There are also life insurance policies that utilize Living Benefits – which allow one policy to provide broader protection by stretching the same premium dollars that provide the Death Benefit to also allow the owner access to Death Benefit funds during the owners lifetime (in the event of a qualifying emergency). This allows Life Insurance to provide flexible coverage, helping if the owner passes and also available to help in similar ways to many of the policy designs previously mentioned.

The chair back insures the things we care most about- from our cars and homes to our health and our wealth – so that none of life’s surprises can knock you off the back of your stool anymore.

Adding Comfort

Now that we have a FERS Retirement Kitchen Chair, we have achieved support, so next we tackle comfort.

How do we build a more comfortable retirement? We invest in it. We make sure that we never drop our TSP contributions below the Government match (5%) because that is giving up free money! We leave our retirement savings for retirement, not a new kitchen or a time share in Bocca Raton. We need to pay our future-selves first.

Additional cushioning is available in the TSP Catch-Up contributions that you qualify for after age 50. Adding an IRA to the equation is the throw pillow to your FERS Recliner, adding very flexible cushioning for lumbar support.

Sounds simple, right? But to actually commit to this blueprint we need to invest beyond the dollars and cents – we need to invest emotionally in the future so that we don’t resent saving for it. We need to invest time empowering ourselves with financial education so that we can have our investments working towards our dreams and fully leverage our FERS benefits to maximize their application. As Americans we are not known for delayed gratification but the next time you’re debating an extra vacation remember that a comfortable retirement is the longest vacation conceivable. Cushioning.

But Tom, we were building a retirement recliner, what else could there be? How can my retirement numbers get any better?

Well, once we have a Holistic Retirement Plan in place AND all of the cushioning that we could ever want then at that point the numbers do not need to get any better. But your retirement still can…

The relaxation of kicking back in your FERS Recliner is not found from any magical investment balance. In fact, its not found in an investment at all. Fulfillment. Thats the cherry on top.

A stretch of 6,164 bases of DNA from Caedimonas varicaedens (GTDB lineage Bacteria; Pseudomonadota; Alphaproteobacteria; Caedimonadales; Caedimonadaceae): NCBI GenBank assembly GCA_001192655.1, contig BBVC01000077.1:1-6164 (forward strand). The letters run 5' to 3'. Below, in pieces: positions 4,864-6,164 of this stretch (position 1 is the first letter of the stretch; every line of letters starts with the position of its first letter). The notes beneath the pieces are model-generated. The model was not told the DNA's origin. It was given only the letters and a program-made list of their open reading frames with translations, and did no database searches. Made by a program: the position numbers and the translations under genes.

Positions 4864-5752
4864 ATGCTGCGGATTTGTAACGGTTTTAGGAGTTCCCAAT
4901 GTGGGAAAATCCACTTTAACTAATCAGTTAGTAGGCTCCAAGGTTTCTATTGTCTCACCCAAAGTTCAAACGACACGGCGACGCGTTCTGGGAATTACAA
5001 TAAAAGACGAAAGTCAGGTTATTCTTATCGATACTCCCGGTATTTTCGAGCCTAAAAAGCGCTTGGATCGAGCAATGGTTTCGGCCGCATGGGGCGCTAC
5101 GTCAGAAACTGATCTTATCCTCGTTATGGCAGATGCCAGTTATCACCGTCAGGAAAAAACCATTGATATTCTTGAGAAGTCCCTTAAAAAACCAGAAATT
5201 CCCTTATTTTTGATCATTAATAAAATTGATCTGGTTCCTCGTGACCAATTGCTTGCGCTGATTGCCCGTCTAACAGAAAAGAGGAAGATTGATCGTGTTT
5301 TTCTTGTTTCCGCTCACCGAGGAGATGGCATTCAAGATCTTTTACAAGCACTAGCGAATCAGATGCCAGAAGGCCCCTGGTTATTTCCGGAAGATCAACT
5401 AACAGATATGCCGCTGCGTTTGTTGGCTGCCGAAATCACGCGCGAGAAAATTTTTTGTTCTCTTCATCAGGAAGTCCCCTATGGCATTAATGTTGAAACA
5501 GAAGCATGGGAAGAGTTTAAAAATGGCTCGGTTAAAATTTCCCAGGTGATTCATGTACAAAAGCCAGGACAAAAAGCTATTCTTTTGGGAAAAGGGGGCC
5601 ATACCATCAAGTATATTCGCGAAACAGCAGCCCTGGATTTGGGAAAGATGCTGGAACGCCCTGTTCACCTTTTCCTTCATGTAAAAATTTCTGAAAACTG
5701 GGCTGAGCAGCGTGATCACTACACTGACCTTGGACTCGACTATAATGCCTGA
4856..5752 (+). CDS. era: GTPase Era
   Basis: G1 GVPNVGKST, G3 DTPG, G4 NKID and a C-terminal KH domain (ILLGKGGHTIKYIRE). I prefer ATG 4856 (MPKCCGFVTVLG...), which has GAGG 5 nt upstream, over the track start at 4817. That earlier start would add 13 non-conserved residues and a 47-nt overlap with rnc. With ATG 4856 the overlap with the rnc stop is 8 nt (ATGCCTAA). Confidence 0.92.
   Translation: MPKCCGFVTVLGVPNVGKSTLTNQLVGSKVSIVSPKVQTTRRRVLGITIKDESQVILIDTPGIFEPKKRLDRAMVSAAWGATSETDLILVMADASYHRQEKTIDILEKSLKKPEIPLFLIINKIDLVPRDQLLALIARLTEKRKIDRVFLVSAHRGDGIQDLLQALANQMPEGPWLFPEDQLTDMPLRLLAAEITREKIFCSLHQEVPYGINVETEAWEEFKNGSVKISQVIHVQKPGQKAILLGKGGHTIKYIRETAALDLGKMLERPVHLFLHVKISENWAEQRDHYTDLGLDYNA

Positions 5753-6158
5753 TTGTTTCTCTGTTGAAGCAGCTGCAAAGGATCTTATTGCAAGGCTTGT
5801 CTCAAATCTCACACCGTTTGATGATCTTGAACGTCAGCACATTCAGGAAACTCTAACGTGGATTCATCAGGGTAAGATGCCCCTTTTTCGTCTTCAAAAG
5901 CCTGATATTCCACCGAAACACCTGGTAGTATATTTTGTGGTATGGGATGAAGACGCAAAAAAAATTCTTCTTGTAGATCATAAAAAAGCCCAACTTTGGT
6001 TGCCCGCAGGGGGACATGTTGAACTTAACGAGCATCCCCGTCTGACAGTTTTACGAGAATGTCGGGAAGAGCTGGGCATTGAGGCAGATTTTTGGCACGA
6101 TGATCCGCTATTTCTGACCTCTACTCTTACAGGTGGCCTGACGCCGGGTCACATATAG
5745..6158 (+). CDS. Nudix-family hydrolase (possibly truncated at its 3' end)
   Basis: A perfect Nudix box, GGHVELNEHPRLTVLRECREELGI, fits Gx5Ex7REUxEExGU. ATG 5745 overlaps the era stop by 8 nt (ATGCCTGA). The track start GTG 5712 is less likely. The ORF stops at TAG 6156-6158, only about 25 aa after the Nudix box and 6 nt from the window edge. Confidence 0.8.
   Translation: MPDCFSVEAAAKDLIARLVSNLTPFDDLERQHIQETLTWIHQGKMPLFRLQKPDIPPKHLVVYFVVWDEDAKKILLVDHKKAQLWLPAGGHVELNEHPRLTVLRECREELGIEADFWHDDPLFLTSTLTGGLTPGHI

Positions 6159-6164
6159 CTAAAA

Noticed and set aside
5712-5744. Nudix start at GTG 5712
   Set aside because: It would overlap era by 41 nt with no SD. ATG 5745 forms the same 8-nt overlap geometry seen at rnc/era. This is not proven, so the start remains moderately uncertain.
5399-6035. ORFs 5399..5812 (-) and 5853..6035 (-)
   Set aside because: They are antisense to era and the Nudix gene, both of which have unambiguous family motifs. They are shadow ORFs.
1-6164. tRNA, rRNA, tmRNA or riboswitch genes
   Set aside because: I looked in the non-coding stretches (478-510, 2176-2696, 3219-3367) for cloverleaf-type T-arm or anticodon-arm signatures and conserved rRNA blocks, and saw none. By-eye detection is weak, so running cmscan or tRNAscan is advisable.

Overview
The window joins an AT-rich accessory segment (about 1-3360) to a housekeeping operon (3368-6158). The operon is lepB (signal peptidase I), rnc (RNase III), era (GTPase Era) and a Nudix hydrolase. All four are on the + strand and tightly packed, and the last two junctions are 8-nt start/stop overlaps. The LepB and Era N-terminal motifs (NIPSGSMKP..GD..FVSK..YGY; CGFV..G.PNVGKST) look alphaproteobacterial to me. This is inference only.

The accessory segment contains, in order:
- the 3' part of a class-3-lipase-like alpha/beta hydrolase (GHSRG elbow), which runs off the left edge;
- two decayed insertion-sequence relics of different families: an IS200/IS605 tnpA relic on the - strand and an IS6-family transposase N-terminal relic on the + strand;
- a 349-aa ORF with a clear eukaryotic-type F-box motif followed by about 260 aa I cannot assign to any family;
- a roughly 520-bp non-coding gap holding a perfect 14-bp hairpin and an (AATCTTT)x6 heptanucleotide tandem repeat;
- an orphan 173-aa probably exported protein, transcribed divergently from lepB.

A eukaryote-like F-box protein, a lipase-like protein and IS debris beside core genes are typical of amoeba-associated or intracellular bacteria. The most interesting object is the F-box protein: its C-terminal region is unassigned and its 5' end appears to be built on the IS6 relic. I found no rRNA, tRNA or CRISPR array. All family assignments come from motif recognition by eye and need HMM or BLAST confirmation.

Even the longest vacation in paradise will eventually lose its luster if we do not have something to engage us. The point of achieving financial independence is not so that we can “clock-out” for the next 30 years. The point is to establish the freedom that allows us to chase our passions, or create a new ones, without regard for the fiscal reward. The point is to free up our energy so that we can give it back to our loved ones or to our community or to charities. The point is to fund beyond just our lifestyle, so that after all of the adventures of our Golden Years we are still able to give to something larger than ourselves, to leave a legacy.

The way to finding retirement fulfillment is not just having the biggest bank account, its having the biggest impact. Whether that impact is on your family or your community or humanity as a whole- as a Federal Employee you have a huge head start towards the financial freedom that enables you to make just such an impact… and that’s the secret to a secure and fulfilling retirement.

So now that you have the blueprint to build the FERS Recliner, the most important question to ask yourself is, “Where do I want to sit for the 30 years of MY retirement?

About the Author

Tom Walker is the founder of Walker Capital Preservation Group, Inc. He believes strongly in empowering today’s federal employees through benefits education at retirement workshops and through featured publications. He has compiled many greatly informative resources on his website, WalkerCPG.com and WalkerCPG Facebook page.